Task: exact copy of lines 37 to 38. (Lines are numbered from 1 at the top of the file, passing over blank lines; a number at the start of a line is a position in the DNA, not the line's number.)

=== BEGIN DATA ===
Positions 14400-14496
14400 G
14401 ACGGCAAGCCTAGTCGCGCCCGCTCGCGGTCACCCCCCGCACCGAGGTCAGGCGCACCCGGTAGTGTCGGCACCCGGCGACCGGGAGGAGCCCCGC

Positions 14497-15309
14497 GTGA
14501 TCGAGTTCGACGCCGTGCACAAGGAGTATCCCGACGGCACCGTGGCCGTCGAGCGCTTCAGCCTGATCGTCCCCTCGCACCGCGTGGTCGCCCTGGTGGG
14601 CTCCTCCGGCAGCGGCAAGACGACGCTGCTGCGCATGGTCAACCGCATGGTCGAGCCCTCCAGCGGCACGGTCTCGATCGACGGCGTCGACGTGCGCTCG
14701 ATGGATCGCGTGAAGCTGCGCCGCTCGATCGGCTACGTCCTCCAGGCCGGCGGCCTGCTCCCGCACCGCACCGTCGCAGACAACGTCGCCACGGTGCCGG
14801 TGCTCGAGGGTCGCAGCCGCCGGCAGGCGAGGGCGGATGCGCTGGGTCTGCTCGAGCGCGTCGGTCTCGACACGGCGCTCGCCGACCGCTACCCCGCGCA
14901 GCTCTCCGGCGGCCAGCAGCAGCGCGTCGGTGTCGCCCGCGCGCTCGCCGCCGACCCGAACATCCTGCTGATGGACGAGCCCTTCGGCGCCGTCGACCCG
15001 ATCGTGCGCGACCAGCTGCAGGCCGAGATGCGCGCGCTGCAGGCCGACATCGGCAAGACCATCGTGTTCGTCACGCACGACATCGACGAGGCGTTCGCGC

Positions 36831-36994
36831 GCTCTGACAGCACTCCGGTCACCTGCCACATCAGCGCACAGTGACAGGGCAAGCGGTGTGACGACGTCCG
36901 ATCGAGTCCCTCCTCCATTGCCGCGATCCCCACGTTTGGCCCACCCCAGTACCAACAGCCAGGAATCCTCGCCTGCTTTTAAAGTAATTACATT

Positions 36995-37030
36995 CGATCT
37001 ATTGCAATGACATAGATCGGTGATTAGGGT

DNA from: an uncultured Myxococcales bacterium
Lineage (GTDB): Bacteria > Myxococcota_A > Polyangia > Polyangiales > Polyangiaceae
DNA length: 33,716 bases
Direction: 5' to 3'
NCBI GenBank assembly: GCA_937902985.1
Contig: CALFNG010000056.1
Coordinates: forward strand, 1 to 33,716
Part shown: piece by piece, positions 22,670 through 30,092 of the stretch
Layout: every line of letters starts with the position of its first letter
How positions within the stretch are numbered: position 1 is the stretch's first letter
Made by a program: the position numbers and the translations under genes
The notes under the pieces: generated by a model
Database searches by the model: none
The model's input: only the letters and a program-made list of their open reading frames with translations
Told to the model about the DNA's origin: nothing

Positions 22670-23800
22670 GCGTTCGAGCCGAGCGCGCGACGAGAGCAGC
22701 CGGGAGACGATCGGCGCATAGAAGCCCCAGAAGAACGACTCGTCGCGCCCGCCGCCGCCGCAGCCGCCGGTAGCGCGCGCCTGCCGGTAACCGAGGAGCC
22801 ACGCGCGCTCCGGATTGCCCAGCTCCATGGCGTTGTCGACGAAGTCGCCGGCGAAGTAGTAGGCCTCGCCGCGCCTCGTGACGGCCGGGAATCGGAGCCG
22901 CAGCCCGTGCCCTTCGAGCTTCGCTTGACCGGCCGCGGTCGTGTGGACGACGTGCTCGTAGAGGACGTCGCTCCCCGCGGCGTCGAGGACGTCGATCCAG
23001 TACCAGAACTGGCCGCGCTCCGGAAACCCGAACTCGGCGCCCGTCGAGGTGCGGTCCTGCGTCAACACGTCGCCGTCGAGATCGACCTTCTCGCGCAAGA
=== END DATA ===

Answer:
22901 CAGCCCGTGCCCTTCGAGCTTCGCTTGACCGGCCGCGGTCGTGTGGACGACGTGCTCGTAGAGGACGTCGCTCCCCGCGGCGTCGAGGACGTCGATCCAG
23001 TACCAGAACTGGCCGCGCTCCGGAAACCCGAACTCGGCGCCCGTCGAGGTGCGGTCCTGCGTCAACACGTCGCCGTCGAGATCGACCTTCTCGCGCAAGA